Paper containing glucose and honey plant seeds can help protect bee populations from declining.
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Pollination is necessary for plant reproduction and we rely on bees as pollinators for crop plants, including fruits and vegetables. However, multiple factors are causing bee populations to decline. For example, the increasing use of pesticides and the loss of habitat due to industrialisation. As a result of these changes, bees are travelling longer distances to search for plants, leading to exhaustion and death. A new innovation to help save the declining bee population is a biodegradable paper that provides energy to bees.
Bee Saving Paper is a project by Saatchi & Saatchi IS Warsaw in collaboration with City Bees. The paper was developed with Manufaktura Papieru Czerpanego w Kobyłce and other professionals in entomology and paper craft. Containing glucose and Lacy Phacelia honey plant seeds, the paper gives bees energy. With only 0.5 kg of this glucose paste, thousands of bees can be fed. In addition, the paper has a water-based UV paint covering. Painting this onto the paper in patterns create a visual for the bees similar to a pollen-filled meadow.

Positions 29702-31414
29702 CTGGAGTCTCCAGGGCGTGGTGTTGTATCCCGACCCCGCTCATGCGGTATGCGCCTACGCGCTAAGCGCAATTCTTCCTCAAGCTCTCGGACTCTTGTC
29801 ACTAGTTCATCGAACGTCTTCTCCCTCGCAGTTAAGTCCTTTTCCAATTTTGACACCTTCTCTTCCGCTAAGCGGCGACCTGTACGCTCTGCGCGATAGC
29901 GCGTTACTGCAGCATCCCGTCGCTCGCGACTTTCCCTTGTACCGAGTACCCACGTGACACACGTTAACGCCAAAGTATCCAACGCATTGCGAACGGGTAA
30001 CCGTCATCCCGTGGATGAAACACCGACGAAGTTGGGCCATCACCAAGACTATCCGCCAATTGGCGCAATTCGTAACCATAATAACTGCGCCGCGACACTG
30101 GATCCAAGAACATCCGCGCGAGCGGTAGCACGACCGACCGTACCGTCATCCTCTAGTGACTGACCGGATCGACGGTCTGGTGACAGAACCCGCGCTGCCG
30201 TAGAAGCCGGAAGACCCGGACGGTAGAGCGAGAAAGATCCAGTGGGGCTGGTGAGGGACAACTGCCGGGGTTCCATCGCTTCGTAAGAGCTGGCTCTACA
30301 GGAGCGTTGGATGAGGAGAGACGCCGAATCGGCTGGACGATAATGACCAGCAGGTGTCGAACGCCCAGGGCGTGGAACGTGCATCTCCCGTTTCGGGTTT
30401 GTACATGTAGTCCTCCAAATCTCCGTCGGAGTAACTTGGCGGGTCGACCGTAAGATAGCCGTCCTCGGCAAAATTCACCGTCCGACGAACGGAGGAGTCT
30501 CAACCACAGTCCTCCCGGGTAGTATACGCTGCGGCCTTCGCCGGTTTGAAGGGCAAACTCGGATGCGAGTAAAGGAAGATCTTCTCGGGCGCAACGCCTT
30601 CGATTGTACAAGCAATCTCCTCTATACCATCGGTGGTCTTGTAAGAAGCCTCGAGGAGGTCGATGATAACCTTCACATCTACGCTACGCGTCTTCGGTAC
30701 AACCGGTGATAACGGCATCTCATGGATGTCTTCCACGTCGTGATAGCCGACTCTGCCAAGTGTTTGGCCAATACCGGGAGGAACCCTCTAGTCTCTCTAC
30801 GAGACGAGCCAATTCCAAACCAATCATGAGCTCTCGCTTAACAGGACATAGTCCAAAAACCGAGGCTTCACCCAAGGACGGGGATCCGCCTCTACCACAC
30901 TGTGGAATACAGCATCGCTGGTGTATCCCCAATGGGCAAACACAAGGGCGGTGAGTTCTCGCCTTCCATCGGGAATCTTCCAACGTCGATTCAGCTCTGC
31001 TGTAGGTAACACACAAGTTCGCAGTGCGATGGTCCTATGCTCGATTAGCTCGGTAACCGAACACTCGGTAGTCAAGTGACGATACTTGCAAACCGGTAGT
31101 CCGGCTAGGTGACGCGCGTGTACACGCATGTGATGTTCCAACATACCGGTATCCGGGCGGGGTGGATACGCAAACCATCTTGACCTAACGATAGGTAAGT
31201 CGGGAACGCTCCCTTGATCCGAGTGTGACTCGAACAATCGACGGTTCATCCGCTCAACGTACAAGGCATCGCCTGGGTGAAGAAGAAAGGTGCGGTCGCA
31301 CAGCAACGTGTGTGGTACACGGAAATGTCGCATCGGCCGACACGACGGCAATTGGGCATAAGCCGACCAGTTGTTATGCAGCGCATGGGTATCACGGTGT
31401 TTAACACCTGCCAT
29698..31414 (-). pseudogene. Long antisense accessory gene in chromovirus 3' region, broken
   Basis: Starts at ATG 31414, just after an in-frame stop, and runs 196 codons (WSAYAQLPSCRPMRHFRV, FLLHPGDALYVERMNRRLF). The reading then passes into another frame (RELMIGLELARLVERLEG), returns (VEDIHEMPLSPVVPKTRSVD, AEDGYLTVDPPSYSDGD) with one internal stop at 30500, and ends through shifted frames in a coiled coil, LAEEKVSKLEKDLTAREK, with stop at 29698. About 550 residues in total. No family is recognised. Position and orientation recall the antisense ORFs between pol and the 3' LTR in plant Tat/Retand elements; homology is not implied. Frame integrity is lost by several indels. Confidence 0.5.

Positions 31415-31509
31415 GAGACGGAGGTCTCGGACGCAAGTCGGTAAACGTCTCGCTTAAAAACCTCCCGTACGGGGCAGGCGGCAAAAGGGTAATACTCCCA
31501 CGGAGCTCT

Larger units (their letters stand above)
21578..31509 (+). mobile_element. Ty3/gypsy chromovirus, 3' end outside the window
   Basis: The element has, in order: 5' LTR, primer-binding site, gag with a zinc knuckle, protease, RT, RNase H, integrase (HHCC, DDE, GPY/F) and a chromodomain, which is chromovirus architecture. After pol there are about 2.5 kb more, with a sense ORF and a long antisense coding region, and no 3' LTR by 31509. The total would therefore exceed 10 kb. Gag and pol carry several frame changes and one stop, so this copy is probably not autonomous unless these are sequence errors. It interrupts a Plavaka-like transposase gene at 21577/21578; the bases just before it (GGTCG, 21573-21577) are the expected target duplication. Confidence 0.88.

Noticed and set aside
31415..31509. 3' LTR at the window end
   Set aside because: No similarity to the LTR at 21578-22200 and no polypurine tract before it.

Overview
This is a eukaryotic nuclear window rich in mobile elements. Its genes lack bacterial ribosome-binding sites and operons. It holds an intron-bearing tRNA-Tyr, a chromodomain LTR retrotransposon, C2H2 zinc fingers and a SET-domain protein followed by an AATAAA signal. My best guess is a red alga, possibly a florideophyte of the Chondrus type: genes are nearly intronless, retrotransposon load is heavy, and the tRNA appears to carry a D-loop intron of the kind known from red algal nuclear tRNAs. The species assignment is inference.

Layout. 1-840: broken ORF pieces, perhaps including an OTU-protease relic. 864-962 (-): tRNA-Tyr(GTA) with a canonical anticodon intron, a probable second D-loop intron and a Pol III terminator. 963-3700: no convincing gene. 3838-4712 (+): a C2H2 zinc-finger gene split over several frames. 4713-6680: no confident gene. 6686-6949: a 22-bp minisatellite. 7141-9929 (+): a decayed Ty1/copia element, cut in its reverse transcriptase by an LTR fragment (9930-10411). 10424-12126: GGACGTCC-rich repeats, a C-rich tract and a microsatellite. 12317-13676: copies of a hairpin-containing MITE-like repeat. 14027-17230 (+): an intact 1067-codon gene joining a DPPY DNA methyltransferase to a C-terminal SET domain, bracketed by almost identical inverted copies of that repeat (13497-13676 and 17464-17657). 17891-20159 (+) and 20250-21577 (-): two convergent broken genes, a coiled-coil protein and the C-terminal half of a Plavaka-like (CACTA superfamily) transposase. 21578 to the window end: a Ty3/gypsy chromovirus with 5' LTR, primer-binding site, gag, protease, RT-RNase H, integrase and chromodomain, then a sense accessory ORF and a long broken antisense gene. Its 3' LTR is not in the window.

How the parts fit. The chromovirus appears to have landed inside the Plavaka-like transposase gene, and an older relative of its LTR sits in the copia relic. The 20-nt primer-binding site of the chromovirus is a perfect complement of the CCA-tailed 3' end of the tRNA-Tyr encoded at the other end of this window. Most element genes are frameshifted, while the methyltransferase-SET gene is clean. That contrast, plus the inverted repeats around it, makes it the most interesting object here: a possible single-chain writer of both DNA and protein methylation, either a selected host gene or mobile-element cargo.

To carry out a field test, beekeeper Łukasz Kaczorowski, who lost more than 95 percent of his bee hives tested Bee Saving Paper. Passing the field test, Bee Saving Paper is now looking to collaborate with larger brands. Along with saving the declining bee population, the project raises awareness on the importance of bees to our planet.
We have previously published many innovations that aim to help bee populations. One innovation is a WiFi hive to monitor bees. It collects data on bees using WiFi and sensors and relays this information to beekeepers through a smart device. Another example is 3D printed robotic flowers that contain pollen and nectar. What other innovations can help protect the biological processes of our planet?